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3 Tips to Improve Accuracy of Your Bow-Quiver System

Follow these tips to get the most shooting consistency from your bowhunting setup.

3 Tips to Improve Accuracy of Your Bow-Quiver System
The side weight caused by a quiver is the main culprit behind accuracy loss and that dreaded unbalanced feel. For this reason, choose a quiver that hugs the bow. A quiver with built-in adjustability will yield superior results, otherwise a few modifications to the design may be necessary.

A lot has been written about bow quivers and whether or not they affect accuracy. I’ve personally used bow quivers for more than 25 years. However, through extensive testing of my own and collaborating with other dedicated, accuracy driven bowhunters, I’ve learned that bow quivers do indeed impact shot-to-shot consistency, sometimes only slightly, but other times quite noticeably, depending on the setup, broadhead/arrow combination, and shooting scenario.

As sort of an archery perfectionist, I decided to hunt almost exclusively without a quiver attached to my bow. Since doing this some 15-plus years ago, I’ve noticed greater consistency in my shooting, particularly in the bowhunting woods when I’m cold and tired, or when shooting in the wind. Of course, the main downside to going sans quiver is that your arrows are always getting in the way somehow. For some archers, this can be a real pain.

This is why bow quivers reign in popularity. They offer supreme convenience — keeping your arrows quick at hand, where you can see and control them at all times.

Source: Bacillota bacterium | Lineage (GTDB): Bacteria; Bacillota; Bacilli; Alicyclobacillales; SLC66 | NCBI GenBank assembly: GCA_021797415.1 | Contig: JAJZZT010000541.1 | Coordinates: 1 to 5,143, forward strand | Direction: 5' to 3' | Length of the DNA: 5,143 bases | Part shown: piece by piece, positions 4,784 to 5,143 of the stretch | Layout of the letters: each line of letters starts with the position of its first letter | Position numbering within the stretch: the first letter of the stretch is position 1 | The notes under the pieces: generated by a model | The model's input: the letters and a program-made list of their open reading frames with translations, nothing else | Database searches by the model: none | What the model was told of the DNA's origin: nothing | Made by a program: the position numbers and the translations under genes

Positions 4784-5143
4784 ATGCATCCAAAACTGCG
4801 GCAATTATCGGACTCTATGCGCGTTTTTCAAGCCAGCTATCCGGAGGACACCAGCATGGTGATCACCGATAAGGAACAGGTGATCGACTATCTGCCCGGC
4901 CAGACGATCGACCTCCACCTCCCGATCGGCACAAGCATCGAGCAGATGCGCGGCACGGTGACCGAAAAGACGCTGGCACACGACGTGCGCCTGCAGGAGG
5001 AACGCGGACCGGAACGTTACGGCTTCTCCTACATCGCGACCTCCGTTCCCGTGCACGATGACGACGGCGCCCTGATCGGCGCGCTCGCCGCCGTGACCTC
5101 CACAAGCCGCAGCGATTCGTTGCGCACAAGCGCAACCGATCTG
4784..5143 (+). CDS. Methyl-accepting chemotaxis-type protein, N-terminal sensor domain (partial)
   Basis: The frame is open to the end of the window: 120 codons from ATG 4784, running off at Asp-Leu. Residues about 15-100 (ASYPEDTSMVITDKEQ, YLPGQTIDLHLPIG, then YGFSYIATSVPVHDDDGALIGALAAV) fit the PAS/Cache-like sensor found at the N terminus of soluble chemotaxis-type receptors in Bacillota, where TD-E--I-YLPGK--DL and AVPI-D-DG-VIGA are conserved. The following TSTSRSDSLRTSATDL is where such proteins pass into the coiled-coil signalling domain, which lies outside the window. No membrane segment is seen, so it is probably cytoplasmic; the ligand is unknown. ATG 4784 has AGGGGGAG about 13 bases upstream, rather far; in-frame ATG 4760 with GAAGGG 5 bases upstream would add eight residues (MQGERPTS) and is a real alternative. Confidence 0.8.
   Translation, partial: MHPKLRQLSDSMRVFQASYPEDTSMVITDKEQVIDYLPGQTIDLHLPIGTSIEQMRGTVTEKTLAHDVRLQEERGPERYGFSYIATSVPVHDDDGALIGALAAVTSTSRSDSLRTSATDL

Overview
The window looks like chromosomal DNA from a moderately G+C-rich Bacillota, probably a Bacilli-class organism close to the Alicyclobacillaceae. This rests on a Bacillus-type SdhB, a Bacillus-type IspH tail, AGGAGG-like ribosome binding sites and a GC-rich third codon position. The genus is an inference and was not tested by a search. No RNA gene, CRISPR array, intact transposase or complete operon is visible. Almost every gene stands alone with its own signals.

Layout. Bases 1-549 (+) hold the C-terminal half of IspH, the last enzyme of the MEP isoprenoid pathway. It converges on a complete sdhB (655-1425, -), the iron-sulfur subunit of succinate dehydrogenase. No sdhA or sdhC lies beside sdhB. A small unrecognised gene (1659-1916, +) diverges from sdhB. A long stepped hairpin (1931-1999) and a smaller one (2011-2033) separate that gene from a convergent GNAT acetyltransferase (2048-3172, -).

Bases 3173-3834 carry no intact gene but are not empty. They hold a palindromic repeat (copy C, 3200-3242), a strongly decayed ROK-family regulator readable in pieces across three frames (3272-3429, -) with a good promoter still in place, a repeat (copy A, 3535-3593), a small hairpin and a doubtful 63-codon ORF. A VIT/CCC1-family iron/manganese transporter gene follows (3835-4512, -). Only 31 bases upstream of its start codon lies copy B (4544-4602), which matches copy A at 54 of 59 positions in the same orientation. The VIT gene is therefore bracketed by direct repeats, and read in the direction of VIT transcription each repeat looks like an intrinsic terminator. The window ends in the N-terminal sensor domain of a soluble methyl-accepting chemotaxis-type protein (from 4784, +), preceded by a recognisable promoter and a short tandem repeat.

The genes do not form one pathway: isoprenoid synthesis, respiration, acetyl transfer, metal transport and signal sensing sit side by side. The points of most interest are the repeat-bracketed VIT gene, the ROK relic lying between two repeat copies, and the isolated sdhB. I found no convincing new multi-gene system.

Fortunately, it is possible to achieve the best of both worlds when using a bow quiver — accuracy and convenience. Here’s how to do it.

Choose A Solid Design

When it comes to ruggedness, two-piece quivers that bolt directly to the riser are unbeatable. This design supports the hood and gripper portions of the quiver with equal stability, which increases strength and quietness. The downside, of course, is that these systems are not removable, whether for transport, treestand, or ground-blind hunting. Some archers also like to remove their bow quivers when shooting in a stiff crosswind — a situation that can cause the bow to “bounce” excessively due to the wind whipping across the quiver’s hood and arrow fletching, making a solid aim futile. With a two-piece quiver, removing the quiver is not an option.

Fortunately, we now have really good one-piece, removable quivers to solve this problem. One of the best is the TightSpot quiver. I’ve used this quiver in the field, and it has impressed me. This quiver provides extreme strength, stability, and vibration-free performance in a basic one-piece design — something unheard of from past quick-detach models.

The bottom line is that regardless of the design, a quiver must yield tremendous torsional qualities to remain quiet and vibration-free during the shot. A quiver that “flexes” easily (tested by moving it from side to side with your hand) will disrupt a bow’s regular shooting frequency. Removing one or two arrows from the quiver can also alter the bow’s movement at the shot. The key is to minimize any changes in this vibrational pitch (caused by a “flexible” bracket or loose hood, for example) to keep the bow’s movement as consistent as possible. This will lessen shooting noise and improve accuracy from shot to shot.

Make It Hug The Bow